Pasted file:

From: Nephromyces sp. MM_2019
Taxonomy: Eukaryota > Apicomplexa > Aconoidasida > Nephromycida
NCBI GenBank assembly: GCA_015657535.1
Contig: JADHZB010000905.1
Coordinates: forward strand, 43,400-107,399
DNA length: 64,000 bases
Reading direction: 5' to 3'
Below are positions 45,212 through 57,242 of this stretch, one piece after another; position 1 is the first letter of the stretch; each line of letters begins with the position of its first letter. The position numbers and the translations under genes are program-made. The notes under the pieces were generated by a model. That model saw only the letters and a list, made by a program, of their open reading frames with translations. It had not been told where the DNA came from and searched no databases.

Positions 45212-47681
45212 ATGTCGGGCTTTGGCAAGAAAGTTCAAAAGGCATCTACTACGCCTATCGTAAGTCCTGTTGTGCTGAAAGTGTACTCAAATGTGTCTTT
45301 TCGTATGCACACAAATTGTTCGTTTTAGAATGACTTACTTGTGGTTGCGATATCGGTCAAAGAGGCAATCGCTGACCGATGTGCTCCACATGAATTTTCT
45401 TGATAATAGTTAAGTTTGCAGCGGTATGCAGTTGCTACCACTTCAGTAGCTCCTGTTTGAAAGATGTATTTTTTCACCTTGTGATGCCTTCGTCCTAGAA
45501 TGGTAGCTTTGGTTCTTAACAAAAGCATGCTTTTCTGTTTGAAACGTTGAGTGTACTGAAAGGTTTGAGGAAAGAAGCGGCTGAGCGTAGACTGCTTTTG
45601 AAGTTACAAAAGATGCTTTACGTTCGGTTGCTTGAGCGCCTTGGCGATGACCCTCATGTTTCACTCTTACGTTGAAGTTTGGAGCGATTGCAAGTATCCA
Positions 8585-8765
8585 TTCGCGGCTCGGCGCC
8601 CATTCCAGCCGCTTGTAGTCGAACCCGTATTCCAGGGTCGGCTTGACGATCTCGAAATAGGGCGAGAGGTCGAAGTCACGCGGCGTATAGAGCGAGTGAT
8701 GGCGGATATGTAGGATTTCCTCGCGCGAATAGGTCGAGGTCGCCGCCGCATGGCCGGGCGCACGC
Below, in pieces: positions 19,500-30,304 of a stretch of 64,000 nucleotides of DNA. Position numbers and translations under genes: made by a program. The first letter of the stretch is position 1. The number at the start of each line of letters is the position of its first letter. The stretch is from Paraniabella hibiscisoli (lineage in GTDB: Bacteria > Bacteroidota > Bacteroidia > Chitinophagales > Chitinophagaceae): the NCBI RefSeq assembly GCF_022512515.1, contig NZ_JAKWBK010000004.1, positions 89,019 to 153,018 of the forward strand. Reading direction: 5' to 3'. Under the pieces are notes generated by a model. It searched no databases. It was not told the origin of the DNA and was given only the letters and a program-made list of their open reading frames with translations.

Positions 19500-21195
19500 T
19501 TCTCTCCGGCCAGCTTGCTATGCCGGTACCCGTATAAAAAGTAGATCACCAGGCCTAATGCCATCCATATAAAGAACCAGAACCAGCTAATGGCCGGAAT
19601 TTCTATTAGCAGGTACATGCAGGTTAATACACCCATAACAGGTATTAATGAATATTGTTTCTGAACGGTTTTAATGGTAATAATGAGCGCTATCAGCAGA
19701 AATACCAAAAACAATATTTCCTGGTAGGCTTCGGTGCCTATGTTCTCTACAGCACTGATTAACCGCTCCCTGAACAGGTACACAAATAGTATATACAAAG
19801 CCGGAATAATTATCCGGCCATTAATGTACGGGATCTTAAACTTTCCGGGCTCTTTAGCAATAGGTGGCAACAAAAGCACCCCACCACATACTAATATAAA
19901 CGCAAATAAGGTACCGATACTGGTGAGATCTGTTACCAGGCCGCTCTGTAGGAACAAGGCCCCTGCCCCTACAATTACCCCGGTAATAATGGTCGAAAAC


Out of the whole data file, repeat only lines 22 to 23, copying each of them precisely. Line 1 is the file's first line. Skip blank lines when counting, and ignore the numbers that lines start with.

19501 TCTCTCCGGCCAGCTTGCTATGCCGGTACCCGTATAAAAAGTAGATCACCAGGCCTAATGCCATCCATATAAAGAACCAGAACCAGCTAATGGCCGGAAT
19601 TTCTATTAGCAGGTACATGCAGGTTAATACACCCATAACAGGTATTAATGAATATTGTTTCTGAACGGTTTTAATGGTAATAATGAGCGCTATCAGCAGA